With the increased mobile browser usage and search engines rewarding fast loading sites, squeezing extra bytes from the request is becoming increasingly important. It really comes down to two important issues: file size & number of requests. Web developers already employ various techniques to combat this such as image sprites, clean code, and IIS-based compression but we can take it a step further with our CSS & JS files using the ClientDependency Framework.
What is the ClientDependency Framework
The original purpose of ClientDependency was for the Umbraco Backoffice as a means to simplify the usage of <link> or <script> tags used on various controls or pages. With this, they were able to reference the particular dependencies for a single control or page and ClientDependency took care of rolling everything up. It would spit out a single tag per unique file even if a CSS or JS file was referenced more than once in multiple places.
The team took this base feature set several steps further though. ClientDependency is also able to combine and cache all those individual files into as few HTTP requests as possible. It’s smart enough to both leave external CDN references as-is or go out and request code that isn’t local. Output is compressed (IIS is nice enough to not compress it again) and cached as local binary files, typically in the App_Data folder although you can specify this location. This cleverly allows the cached data to be resistant to any app pool reset.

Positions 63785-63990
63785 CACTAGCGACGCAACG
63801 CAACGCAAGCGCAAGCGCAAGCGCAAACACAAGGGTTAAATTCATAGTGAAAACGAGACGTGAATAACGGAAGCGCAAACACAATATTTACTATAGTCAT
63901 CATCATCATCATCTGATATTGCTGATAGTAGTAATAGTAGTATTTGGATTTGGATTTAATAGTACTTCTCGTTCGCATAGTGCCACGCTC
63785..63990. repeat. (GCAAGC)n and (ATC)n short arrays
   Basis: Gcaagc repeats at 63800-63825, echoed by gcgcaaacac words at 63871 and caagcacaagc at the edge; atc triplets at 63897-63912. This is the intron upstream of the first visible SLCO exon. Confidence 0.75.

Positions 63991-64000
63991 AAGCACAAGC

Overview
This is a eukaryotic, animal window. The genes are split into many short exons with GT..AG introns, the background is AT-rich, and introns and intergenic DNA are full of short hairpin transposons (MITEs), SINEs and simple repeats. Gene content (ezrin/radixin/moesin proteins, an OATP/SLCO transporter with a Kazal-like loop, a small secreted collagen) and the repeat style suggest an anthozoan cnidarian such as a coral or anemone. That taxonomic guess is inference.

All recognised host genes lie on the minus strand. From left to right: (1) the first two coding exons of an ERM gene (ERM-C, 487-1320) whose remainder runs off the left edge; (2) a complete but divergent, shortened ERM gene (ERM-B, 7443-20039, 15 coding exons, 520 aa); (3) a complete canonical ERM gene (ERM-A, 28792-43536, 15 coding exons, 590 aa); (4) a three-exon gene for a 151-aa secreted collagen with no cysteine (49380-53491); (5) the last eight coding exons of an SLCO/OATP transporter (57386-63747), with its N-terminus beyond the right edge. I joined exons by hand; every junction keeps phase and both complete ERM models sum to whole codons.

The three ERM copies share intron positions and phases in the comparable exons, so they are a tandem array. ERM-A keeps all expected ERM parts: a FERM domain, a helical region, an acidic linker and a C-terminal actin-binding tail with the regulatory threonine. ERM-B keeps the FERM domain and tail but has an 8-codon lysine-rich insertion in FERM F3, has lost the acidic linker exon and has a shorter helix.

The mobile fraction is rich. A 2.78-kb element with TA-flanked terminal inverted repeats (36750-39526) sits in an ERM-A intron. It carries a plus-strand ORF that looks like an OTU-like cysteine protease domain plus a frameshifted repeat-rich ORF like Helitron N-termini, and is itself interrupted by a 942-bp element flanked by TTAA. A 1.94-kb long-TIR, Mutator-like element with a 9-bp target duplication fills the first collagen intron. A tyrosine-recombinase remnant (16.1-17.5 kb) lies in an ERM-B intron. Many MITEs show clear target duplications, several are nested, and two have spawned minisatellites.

But what about local browser cache? You know that scenario where you’ve made a change and uploaded it but the client can’t see it without a hard refresh or clearing the cache? ClientDependency also implements a standard cache busting mechanism by applying a version number to the end of the file path.
To top it all off, they even added minification by utilizing the very efficient JSMin and CSSMin libraries. In my experience, I’ve had some weird conflicts on certain libraries and it also chokes easily on syntax errors so they aren’t perfect but there are a few easy workarounds: fix your code (ideal), reference the problematic file old school (meh), or turn off this feature via the config (last resort).
And for the incredibly lazy, there is even a catch-all method that handles what they term “rogue” scripts, aka files or JSON that you either didn’t/can’t wrap with special controls.
The easiest method to include ClientDependency within your existing project is via NuGet.
- Open Visual Studio and ensure you have the NuGet Package Manager extension. If you don’t have it, open up Visual Studio’s Extension Manager, search for “NuGet”, and install it.
- Fire up your ASP.NET project (WebForms or MVC).
- Ensure your Package Manager Console is open (View > Other Windows > Package Manager Console).
- Run the following NuGet command: Install-Package ClientDependency (For MVC-based projects, use Install-Package ClientDependency-Mvc)
NOTE: If you’re using Umbraco, it’s even easier because as of version 4.1, ClientDependency ships alongside the Umbraco bits. The modules, handlers, and configuration are already included and referenced correctly.
So…what just happened?